By most accounts, Justin Timberlake’s latest musical offering, Man of the Woods, is bad—a half-hearted attempt at getting back to his roots while reconciling his new identity as a basic L.A. dad. Against all understandable odds, it debuted at the top of the Billboard 200—perhaps thanks to washed dads like Timberlake himself—but I’m pretty sure his three-day Man of the Woods pop-up experience in New York City had nothing to do with it.
The retail experience, curated and orchestrated by Bravado, was housed in an empty storefront in Soho during the first weekend of New York Fashion Week. The draw, of course, was likely not the Breeze off the Pond x Maestro Classic beard butter or the Wave x Warby Parker exclusive sunglasses available for purchase, but the Air Jordan 3 JTH, a collaboration between Timberlake and designer Tinker Hatfield. The shoes, which retail for $200 and are now only available for an exorbitant markup via various online resellers, made their debut on Timberlake’s feet during his anemic Super Bowl Halftime performance and were the most exciting part of the entire spectacle.
Debuting the sneaker at the Super Bowl was a smart move by Nike (free advertising); making the shoes available at this highly unnecessary pop-up is the savviest decision Timberlake has made since the Trolls soundtrack. Traditional retail is dying and the retail “experience” is rising to take its place—Instagram-worthy events that are meant to sell some limited-edition goods, but hype most of all. If a consumer happens to leave an experience with a candle or a $50 Moleskine, consider it a bonus. For musicians like Timberlake, who might be quietly panicking at how the passage of time has rendered their shtick irrelevant and slightly passé, a heavily-curated pop-up shop built largely on the strength of a fashion sneaker is nothing more than a desperate grasp at relevancy—a way to prove that he’s a cool dad who’s still got it.
By the time I arrived Sunday morning, a small line had formed in the spitting rain. A girl behind me stood with a rolling suitcase, waiting patiently for the doors to open. She polled the line about whether or not there were any sneakers left. Word travelled down to us that the sneakers had sold out by Friday morning and people camped out Thursday night to get them. “I could budget at least $200,” a man in front of me said with great certainty. We all agreed that anything over that price point would be an unnecessary extravagance and a waste of money. It was clear that no one in line was really there for Timberlake’s music, though the two people I was next to agreed that 20/20 was some of his best work. The new album hadn’t really moved the needle for anyone I spoke with.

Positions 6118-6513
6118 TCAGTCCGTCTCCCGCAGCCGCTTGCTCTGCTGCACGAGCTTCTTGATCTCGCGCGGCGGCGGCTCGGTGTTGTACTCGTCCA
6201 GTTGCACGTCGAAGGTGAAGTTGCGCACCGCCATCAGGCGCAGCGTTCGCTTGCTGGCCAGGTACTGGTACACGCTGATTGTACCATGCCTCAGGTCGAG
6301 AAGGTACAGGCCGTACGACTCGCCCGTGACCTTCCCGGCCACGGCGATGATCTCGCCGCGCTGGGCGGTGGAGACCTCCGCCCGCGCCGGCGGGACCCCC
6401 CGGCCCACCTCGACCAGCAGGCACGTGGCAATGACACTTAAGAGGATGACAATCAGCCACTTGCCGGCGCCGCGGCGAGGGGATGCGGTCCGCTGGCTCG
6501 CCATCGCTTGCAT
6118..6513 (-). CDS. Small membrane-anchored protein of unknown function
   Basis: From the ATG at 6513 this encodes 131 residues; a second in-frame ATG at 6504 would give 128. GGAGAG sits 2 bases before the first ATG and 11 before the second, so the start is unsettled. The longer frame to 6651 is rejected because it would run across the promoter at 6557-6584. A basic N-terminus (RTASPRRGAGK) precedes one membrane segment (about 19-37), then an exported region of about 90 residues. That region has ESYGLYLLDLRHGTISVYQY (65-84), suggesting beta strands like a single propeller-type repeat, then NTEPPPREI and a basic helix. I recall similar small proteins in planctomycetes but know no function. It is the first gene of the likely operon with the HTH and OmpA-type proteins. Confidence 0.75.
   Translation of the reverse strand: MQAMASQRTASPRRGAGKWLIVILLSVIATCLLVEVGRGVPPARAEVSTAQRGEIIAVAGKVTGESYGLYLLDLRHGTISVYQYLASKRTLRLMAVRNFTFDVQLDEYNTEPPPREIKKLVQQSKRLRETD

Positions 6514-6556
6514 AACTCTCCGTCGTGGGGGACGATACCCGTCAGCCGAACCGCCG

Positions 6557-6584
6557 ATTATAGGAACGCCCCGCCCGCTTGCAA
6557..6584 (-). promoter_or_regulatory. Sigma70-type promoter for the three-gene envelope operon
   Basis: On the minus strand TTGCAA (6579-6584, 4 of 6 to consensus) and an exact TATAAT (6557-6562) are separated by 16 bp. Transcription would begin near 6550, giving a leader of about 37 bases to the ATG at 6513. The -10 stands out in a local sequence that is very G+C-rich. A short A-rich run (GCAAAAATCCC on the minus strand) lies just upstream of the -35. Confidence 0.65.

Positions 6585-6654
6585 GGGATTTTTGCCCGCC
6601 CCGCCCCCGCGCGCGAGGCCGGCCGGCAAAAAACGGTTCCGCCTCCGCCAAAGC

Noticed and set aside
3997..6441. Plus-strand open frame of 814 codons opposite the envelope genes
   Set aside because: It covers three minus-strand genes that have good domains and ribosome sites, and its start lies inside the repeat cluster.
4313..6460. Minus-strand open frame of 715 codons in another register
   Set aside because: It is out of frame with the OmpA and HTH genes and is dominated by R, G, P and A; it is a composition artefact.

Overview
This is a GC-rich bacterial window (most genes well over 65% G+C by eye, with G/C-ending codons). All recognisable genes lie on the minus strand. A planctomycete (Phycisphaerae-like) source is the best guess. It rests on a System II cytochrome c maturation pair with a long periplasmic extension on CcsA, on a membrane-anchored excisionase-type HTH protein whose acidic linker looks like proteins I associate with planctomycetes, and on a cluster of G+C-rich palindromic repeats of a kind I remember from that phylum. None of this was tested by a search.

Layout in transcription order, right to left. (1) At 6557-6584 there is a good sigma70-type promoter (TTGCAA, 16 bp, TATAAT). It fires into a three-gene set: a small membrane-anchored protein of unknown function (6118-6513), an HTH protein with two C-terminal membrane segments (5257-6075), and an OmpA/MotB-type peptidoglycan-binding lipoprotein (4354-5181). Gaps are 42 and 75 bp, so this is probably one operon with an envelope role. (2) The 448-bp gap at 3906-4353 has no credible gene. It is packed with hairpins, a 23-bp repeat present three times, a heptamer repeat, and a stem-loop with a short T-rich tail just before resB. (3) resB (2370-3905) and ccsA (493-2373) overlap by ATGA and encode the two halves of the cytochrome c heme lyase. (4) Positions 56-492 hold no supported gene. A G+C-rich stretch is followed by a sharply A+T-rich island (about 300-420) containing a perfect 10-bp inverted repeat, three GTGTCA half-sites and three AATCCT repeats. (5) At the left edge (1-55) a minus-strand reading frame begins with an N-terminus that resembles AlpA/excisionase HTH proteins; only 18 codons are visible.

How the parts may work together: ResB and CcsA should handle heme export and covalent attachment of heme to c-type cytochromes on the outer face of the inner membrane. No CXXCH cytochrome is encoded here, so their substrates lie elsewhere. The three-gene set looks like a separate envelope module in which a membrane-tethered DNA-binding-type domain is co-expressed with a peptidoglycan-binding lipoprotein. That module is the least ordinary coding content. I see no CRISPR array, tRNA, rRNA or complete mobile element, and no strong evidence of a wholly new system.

Once I finally gained entry, I found myself in a space that was arranged sort of like a museum. A smiling attendant handed me a sheet with product images and prices; the Jordans, two $25 bandanas and a $250 Levis jacket were crossed out. What was left were other markers of Timberlake’s supposed new persona: beard oil; a $350 Pendleton blanket; a $125 flask; and, laughably, a $350 axe that was sticking straight out of a tree trunk mounted to the wall. Each item in the store was associated with a song off the album. If you particularly enjoyed “Say Something,” the track where JT enlists the help of Chris Stapelton for some country cred, there’s a $50 bright yellow Moleskine notebook for your thoughts; if the opening number “Filthy” is more your speed, perhaps a $500 silver vest that screams MAN OF THE WOODS in safety orange on the lapel, crafted by streetwear designer Heron Preston, is more your speed. The vest really threw me for a loop; I puzzled for five minutes in front of it, wondering who precisely was the target audience? Perhaps just Timberlake himself—a washed dad trying to kick it with the children, but unsure of how to do so without seeming like a total goon.
Bravado, the Universal Music Group-owned merchandising company responsible for Timberlake’s attempt at rebranding, also orchestrated Kanye’s Yeezus pop-up and Justin Bieber’s Purpose tour merch, the latter of which effectively changed the way artists think about and handle merchandising. “It set the tone that merch was becoming this other way to reach fans,” Joe Perez, former creative director of DONDA, told Complex in 2016. “The pop-up store is another [fan] experience. People line up for blocks. It’s crazy. Sometimes you’ll see the same people there for three days in a row.”
If you can’t reach fans through your music, might as well kick them right in the wallet, I suppose. Given these facts, the instinct to work with Bravado is correct, but the result, for Timberlake at least, is lukewarm. Collaborating with streetwear designers and targeting the people who would wait in line for a Supreme drop is one way to stir up buzz, but the result is empty when it’s this inorganic: hype for hype’s sake.